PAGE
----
King County unveils discounts for gun-safety devices
About 70 King County children have died of gunshot wounds since 1999. A new program, “LokItUp,” aims to address the issue through discounted gun-safety devices and emphasis by law-enforcement agencies.
Seattle Times staff reporter
It’s a holiday shopping deal that King County officials say could literally save lives.
Executive Dow Constantine and Sheriff John Urquhart unveiled a program Monday to promote gun safety through discounts on some lockboxes, safes and trigger locks.
Customers will get 10 percent to 15 percent off the devices when they mention the “LokItUp” program or “Public Health” at participating stores, and law-enforcement agencies will emphasize safety to applicants for concealed-pistol licenses.
“It’s time for lockboxes and storage cases to be as common as seat belts,” Urquhart said at a news conference.
The owners of 15 retailers so far have signed onto the Safe Storage Saves Lives campaign by pledging to offer discounts on at least one item through the end of 2014.
One of them, Outdoor Emporium’s Mike Coombs, predicted the campaign will be “absolutely effective.”
The announcement, which came just as Connecticut officials released a report about last December’s deadly elementary-school shooting, was timed to coincide with the holiday shopping season.
“We want to be part of the shopping frenzy that’s going to ensue soon,” said Tony Gomez of Public Health-Seattle & King County, calling gun-safety devices a “good holiday gift.”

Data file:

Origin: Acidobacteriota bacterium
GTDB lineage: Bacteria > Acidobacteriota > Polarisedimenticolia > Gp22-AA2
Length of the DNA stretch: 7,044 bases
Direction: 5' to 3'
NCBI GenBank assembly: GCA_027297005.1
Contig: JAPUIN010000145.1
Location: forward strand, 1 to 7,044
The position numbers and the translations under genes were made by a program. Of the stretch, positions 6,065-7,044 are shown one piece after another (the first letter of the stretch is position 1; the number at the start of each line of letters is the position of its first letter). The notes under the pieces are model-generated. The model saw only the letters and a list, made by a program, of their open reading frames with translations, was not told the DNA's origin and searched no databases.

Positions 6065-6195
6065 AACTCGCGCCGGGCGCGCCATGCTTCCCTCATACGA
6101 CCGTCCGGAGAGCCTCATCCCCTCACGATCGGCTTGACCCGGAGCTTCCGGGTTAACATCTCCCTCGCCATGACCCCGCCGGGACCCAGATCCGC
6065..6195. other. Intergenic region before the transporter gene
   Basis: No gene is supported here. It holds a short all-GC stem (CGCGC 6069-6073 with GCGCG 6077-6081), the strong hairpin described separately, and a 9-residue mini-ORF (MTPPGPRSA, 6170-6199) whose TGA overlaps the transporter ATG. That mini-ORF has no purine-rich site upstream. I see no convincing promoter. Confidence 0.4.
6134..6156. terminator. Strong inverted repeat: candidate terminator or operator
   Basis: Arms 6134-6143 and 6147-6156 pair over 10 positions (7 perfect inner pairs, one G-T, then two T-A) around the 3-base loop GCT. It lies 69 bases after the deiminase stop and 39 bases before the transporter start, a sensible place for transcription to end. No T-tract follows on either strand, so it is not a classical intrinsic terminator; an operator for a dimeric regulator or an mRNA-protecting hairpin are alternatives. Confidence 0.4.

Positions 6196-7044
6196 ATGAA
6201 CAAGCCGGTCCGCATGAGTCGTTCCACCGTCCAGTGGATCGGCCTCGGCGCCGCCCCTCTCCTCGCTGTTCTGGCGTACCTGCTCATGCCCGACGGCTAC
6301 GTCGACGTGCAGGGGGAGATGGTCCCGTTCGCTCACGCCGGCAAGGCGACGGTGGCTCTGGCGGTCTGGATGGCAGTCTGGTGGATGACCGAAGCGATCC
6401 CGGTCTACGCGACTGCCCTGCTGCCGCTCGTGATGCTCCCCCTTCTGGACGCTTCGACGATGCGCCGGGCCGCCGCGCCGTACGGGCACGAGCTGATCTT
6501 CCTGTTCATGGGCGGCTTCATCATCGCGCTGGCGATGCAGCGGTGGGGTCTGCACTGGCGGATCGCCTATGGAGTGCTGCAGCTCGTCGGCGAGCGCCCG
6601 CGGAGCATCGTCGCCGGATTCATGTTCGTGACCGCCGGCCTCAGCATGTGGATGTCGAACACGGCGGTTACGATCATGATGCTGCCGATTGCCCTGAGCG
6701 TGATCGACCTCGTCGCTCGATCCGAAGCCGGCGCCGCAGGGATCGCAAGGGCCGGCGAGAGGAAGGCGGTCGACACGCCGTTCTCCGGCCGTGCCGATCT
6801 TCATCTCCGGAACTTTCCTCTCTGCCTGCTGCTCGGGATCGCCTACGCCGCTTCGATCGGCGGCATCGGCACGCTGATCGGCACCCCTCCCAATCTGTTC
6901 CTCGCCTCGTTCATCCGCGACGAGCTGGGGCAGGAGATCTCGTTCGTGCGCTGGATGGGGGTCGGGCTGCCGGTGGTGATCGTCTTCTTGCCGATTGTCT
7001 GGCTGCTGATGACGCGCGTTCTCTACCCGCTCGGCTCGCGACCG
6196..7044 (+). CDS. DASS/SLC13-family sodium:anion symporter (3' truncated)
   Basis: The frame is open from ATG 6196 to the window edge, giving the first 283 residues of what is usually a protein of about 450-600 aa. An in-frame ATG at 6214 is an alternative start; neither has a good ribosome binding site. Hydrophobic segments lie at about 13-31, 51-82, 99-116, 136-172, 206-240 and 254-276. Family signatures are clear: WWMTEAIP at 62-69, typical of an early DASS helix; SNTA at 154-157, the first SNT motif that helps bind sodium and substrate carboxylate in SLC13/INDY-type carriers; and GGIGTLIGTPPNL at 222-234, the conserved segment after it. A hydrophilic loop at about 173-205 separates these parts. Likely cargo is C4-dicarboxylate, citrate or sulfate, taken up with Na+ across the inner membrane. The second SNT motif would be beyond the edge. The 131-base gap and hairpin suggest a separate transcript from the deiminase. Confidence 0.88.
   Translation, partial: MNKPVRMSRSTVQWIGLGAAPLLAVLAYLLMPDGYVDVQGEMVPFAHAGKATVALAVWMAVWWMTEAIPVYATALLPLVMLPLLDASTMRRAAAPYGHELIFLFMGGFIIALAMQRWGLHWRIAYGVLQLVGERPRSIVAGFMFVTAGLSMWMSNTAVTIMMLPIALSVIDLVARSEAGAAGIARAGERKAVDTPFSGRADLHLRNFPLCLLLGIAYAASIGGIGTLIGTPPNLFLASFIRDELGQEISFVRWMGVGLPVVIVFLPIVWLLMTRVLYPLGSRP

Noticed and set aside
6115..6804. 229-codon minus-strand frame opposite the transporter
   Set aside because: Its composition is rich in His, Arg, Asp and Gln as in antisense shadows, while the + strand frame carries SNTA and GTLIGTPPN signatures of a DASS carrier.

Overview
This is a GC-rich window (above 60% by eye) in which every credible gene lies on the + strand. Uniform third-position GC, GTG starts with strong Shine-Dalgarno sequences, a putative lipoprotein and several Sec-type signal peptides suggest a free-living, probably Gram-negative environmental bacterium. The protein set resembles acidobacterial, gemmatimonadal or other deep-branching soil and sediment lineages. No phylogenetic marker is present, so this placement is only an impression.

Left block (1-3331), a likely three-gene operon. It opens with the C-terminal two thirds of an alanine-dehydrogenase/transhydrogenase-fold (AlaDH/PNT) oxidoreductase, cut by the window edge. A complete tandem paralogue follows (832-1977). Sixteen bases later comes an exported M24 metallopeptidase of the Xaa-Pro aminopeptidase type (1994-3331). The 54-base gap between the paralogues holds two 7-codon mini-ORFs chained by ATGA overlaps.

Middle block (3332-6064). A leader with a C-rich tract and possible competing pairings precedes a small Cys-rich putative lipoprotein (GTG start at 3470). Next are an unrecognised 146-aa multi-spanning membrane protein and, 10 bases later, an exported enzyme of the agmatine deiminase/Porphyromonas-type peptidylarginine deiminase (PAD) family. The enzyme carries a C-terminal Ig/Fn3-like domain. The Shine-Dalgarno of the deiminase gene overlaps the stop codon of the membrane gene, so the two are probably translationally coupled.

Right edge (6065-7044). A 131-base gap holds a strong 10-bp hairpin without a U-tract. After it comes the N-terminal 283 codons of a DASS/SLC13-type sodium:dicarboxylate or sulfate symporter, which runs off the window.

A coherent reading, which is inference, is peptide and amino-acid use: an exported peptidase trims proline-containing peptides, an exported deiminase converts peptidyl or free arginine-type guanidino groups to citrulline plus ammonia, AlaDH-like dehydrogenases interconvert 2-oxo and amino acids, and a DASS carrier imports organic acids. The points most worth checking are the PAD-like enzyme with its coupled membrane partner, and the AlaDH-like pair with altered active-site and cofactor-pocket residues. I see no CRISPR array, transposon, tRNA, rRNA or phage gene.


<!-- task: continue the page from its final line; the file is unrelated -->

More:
Gomez and other public-health officials recently finished a report that found gun violence among children to be a major problem in the Seattle area.
Sixty-eight children (17 years old or younger) died because of gunshot wounds between 1999 and 2012, according to the report. An additional 125 were seriously injured.
Some 60 percent of the fatalities were homicides, while nearly 40 percent were suicides.
During the 2011-2012 school year, 52 King County public-school students were suspended or expelled for having a gun on school grounds.
And while most owners unload and lock up their guns, the report found that 17 percent do neither. About 5,000 children live in those roughly 30,000 homes, according to the report.
“What if 17 percent of children were not in car seats,” asked Bothell Police Chief Carol Cummings. “Would that be OK?”
Cummings said the campaign is “not saying anything about the Second Amendment. But with rights come responsibilities.”
Indeed, gun-rights advocates said they like the idea.
“It’s voluntary, so it’s perfectly fine with us,” said Alan Gottlieb, of the Citizens Committee for the Right to Keep and Bear Arms, although he noted he was not alerted about the campaign ahead of time.
Gottlieb is preparing for a political battle that is expected to play out next year, when his Initiative 591 heads for the ballot alongside Initiative 594.
Initiative 594 would expand background checks to private gun transactions, while Initiative 591 would prevent Washington state from taking that step unless it is required by the federal government.
Both measures are expected to qualify for the ballot in November 2014.
Washington’s last gun-related initiative concerned mandatory safety requirements: Initiative 676, which would have required trigger locks and safety training, received just 29 percent of the vote.
Last year, state Senate Democrats unsuccessfully pushed a bill to criminalize leaving a loaded firearm where a child could likely gain access.
For more information on the new campaign, visit www.LokItUp.org.
Brian M. Rosenthal: 206-464-3195 or firstname.lastname@example.org. On Twitter @brianmrosenthal